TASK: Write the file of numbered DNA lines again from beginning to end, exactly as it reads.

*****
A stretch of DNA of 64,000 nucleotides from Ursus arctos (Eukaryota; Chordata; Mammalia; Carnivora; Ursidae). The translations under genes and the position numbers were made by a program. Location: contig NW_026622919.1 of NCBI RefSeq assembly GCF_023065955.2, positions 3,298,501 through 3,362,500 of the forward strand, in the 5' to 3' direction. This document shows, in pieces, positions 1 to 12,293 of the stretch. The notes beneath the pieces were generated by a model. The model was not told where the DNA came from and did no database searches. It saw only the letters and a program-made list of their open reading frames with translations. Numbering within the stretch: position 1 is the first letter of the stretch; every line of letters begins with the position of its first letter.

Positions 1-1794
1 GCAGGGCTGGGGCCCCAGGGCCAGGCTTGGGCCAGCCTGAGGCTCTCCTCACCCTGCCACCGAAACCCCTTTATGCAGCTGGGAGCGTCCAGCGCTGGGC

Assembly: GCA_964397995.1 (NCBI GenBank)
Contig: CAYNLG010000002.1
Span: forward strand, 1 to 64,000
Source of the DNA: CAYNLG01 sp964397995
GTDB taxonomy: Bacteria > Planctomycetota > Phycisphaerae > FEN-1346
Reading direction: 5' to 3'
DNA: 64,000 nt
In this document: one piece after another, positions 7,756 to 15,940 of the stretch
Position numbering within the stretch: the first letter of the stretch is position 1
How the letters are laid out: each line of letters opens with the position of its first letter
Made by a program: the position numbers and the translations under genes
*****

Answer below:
A stretch of DNA of 64,000 nucleotides from Ursus arctos (Eukaryota; Chordata; Mammalia; Carnivora; Ursidae). The translations under genes and the position numbers were made by a program. Location: contig NW_026622919.1 of NCBI RefSeq assembly GCF_023065955.2, positions 3,298,501 through 3,362,500 of the forward strand, in the 5' to 3' direction. This document shows, in pieces, positions 1 to 12,293 of the stretch. The notes beneath the pieces were generated by a model. The model was not told where the DNA came from and did no database searches. It saw only the letters and a program-made list of their open reading frames with translations. Numbering within the stretch: position 1 is the first letter of the stretch; every line of letters begins with the position of its first letter.

Positions 1-1794
1 GCAGGGCTGGGGCCCCAGGGCCAGGCTTGGGCCAGCCTGAGGCTCTCCTCACCCTGCCACCGAAACCCCTTTATGCAGCTGGGAGCGTCCAGCGCTGGGC

Assembly: GCA_964397995.1 (NCBI GenBank)
Contig: CAYNLG010000002.1
Span: forward strand, 1 to 64,000
Source of the DNA: CAYNLG01 sp964397995
GTDB taxonomy: Bacteria > Planctomycetota > Phycisphaerae > FEN-1346
Reading direction: 5' to 3'
DNA: 64,000 nt
In this document: one piece after another, positions 7,756 to 15,940 of the stretch
Position numbering within the stretch: the first letter of the stretch is position 1
How the letters are laid out: each line of letters opens with the position of its first letter
Made by a program: the position numbers and the translations under genes